Tell Everyone About ‘Don’t Tell Anyone,’ literary smut by Shakira Andrea Sison and Ian Rosales Casocot

‘Don’t Tell Anyone literary smut‘ was supposed to be an erotica anthology featuring both straight and gay stories. But because the stories submitted by the straight writers weren’t bastos enough, the book project ended up being a gay collection written by gay persons, Ian Rosales Casocot and Shakira Andrea Sison. In short, the gays won because gays follow rules. If they are tasked to write erotica, they write ones with unflinching smuttiness.

‘all my broken i love yous’ begins with ‘how to melt stone,’ which I presume is an accurate depiction of lesbian courtship and climaxes. It starts out coyly, telling a certain ‘you’ how to act around a Drakkar Noir-wearing lesbian lover. It’s short and sweet, and for a moment, I thought the stories would all be this saccharine.

It’s only a matter of time, though, before “bare crotches,” “proud clits,” and “shiny thighs” begin to take center stage. You’d be foolish to expect a moment of rest from really hot lovemaking because from the second story, ‘short,’ onwards, it’s all steamy sexing with only a few pillow talks in between.

By the third and fourth story, I needed a reprieve so I jumped into the Casocot side, ‘all the loves of my life.’ And I was rewarded with stories that are sexy but also have characters who communicate. In fact, I recommend switching from the lesbian side to the gay side to avoid fatigue. Whereas Sison’s stories are truly erotic, they sometimes get to be too much.

That said, it helps that:

-the writing is superb; you won’t get lost mapping the geography of Laurie, Lana, Teresa or any of the ladies’ bodies because Shaki is an expert navigator and she makes sure you don’t get lost. But I couldn’t help but giggle at the many colorful ways in which vaginas were described, which include ‘my half’ (or something), ‘mound,’ and more. I realize these are standard descriptions of the female organ but they sometimes elicit laughter instead of something else.

-lesbian sex is rarely described in any piece of art, unless you seek it out. If you’re reading this because you’re curious or because you need to know, consider your curiosity satiated (although it’s really not in my place to say whether or not this is accurate).

-the characters, when they get a chance to speak, are articulate. They’re very horny but also very smart. In “The Teachers,” professors Lena and Carla discuss the finer points of lesbian sexuality and attraction, which intelligently raises misconceptions and confusion about the way lesbians perceive attraction amongst themselves.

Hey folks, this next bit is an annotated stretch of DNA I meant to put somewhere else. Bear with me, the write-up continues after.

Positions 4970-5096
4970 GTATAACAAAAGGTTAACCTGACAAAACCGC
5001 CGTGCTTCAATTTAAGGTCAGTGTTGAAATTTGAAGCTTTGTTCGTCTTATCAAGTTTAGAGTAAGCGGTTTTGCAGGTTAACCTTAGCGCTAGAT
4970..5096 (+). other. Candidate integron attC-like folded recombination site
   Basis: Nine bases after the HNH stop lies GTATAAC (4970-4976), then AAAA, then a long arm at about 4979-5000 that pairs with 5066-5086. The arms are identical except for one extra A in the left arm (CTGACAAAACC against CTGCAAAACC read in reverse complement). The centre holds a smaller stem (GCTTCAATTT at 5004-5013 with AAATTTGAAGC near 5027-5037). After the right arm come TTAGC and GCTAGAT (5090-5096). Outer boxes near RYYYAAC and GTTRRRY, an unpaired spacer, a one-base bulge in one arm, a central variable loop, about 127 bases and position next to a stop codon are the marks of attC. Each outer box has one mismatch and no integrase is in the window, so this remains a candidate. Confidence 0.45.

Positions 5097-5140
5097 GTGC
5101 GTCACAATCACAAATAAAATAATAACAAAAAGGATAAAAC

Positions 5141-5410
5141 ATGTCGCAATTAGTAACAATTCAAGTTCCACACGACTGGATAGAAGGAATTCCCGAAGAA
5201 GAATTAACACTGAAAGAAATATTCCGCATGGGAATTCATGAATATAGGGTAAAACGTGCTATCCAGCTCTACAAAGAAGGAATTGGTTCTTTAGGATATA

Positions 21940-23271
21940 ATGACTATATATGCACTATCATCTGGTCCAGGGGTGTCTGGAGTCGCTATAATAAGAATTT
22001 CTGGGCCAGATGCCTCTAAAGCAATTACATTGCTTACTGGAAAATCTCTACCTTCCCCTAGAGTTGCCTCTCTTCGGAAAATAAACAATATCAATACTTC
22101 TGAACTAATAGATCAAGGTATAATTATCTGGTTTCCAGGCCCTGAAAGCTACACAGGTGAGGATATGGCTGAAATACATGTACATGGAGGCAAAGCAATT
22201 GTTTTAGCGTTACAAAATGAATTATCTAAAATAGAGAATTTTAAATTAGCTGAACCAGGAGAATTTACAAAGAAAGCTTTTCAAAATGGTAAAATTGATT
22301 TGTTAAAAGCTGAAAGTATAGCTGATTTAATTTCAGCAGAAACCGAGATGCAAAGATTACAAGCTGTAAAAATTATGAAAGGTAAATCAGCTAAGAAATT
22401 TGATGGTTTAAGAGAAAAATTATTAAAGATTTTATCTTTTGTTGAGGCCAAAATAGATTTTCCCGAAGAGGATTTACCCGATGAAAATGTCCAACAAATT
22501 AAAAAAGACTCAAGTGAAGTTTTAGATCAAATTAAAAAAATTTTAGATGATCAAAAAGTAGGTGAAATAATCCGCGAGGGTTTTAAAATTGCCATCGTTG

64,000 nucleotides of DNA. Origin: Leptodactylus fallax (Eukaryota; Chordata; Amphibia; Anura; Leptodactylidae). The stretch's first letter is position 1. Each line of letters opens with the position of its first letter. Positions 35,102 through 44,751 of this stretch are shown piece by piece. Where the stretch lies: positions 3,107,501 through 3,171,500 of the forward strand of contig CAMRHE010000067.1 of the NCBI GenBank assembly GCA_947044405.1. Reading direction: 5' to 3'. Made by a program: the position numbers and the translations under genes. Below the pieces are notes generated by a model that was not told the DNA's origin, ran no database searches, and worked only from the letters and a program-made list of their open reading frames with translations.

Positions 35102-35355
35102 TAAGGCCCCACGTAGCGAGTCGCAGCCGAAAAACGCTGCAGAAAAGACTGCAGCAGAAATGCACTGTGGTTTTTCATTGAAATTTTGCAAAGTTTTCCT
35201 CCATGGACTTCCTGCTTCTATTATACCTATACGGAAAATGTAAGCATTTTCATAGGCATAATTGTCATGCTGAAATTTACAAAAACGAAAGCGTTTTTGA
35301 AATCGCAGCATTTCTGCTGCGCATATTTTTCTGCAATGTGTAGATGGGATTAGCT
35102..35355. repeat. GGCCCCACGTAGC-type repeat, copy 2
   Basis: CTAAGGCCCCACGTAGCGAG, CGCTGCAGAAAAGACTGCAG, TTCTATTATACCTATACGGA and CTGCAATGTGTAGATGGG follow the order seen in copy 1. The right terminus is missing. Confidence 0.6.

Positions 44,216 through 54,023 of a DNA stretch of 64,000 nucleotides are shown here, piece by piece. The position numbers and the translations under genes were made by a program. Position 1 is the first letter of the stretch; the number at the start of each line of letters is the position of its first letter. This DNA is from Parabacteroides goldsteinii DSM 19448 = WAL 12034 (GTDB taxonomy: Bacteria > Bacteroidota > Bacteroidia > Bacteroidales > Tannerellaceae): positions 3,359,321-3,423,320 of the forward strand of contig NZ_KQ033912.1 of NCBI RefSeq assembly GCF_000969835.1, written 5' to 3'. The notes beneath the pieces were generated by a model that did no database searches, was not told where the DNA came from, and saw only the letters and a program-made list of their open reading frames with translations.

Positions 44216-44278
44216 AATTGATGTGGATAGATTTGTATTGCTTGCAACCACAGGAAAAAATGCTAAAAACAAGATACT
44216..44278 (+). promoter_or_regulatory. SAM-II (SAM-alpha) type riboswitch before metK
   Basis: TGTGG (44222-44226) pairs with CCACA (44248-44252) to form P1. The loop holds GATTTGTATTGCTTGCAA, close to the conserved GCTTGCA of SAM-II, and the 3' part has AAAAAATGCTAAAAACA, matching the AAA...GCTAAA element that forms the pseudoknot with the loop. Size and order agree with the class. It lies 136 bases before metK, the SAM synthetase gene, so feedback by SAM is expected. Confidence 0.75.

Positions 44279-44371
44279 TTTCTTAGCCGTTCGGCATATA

Reading the lesbian stories first, gay ones second also works. The women in the lesbian side are, I feel, too serious and intense, and only pause briefly to catch their breath, smoke, or negotiate with pervy campus security guards who catch them humping.

Casocot’s stories, on the other hand, are quite conservative, and the characters are easier to remember. For example, you can tell the boys from ‘the boys from Rizal Street’ apart: Samuel is the douche with the huge d, Tobias is the cold top, and Joseph is the map enthusiast who says things like, “But sometimes even a fake map is a good measure of the real borders we believe our lives to be contained in. Their (they’re ?) renderings of our imagined places—and for that, they’re beautiful.” He gives the narrator named ‘Ian’ a hard-on.

This is why I love this story: I love that the author doesn’t even care that his name is Ian and his story’s protagonist is also named Ian. Some works of fiction are very thinly veiled personal anecdotes and to me that’s okay as long as they’re good stories.

‘the thank you girl’ is a lighthearted and engaging romp about two guys who met on Grindr and found themselves in too deep talking about an acronym you may or may not have heard of, OGT, which stands for Obviously Gay Trait. Their chat inevitably leads to a necessary Miss Universe strip game. I see a movie on the horizon starring two heartthrobs, preferably ones with great comic timing.

‘Don’t Tell Anyone’ is a breath of fresh air. I had to look up ‘smut’ because I thought the gay side was not sexy enough. It turned out I’ve equated smut with porn. Smut is, per Urban Dictionary, a work of fiction that includes one or more sexually explicit scenes, with a thin plot and lots of romance. And because Ian and Shakira follow rules, they’ve created really good smut. ‘Don’t Tell Anyone’ is an exhilarating (the lez side, especially) good time that titillates, tickles, and educates.

Advertisements

Gays of our lives

exile in guyville

Dave White, author of Exile in Guyville: How a Punk Rock Redneck Faggot Texan Moved to West Hollywood and Refused to be Shiny and Happy, is the kind of gay who thinks he’s a special kind of gay, who thinks that by frequently silently judging gays he despises, which he claims he would hate too had they been straight, he’s exempt from being the kind of gay other gays would also find despicable. Except that the world he lives in (Los Angeles) and the world in general has no shortage of haters and haterades. We each and everyone of us fill the world’s quota of someone’s hate. And this is true even or especially within “The Gay Community” (“Gay Community”, to me, will always and forever evoke an image of a subdivision filled with gays with really excellent gardens and exclusively non-tacky decors, with the exception of only a very few tacky, unaware gays who will of course be treated as anomalies by their super classy gay neighbors).

In DW’s community there are these types of gays:

1. Entitlement queens

2. Disco faggot douchebags (‘I’m not saying that house music is the internationally recognized sound-signifier of the faggot douchebag, but there’s a very specific type of faggot douchebag who only listens to house music, and so as a genre it’s a little guilty by association’)

3. Gays who kick your car

4. Dress-all-stupid queens

5. Gay bears

6. Gays who are like the gays in Will & Grace

7. Crystal meth queens

There are so many, but in other worlds there are these other types of gays:

1. Big word gays – gays that use multisyllabic nonsense because it makes them feel like they are wise gays.

2. Spiteful gays

3. Gays who hate Anne Hathaway

4. Gays who hate the Catholic Church

And there are many more. Feel free to create your own list.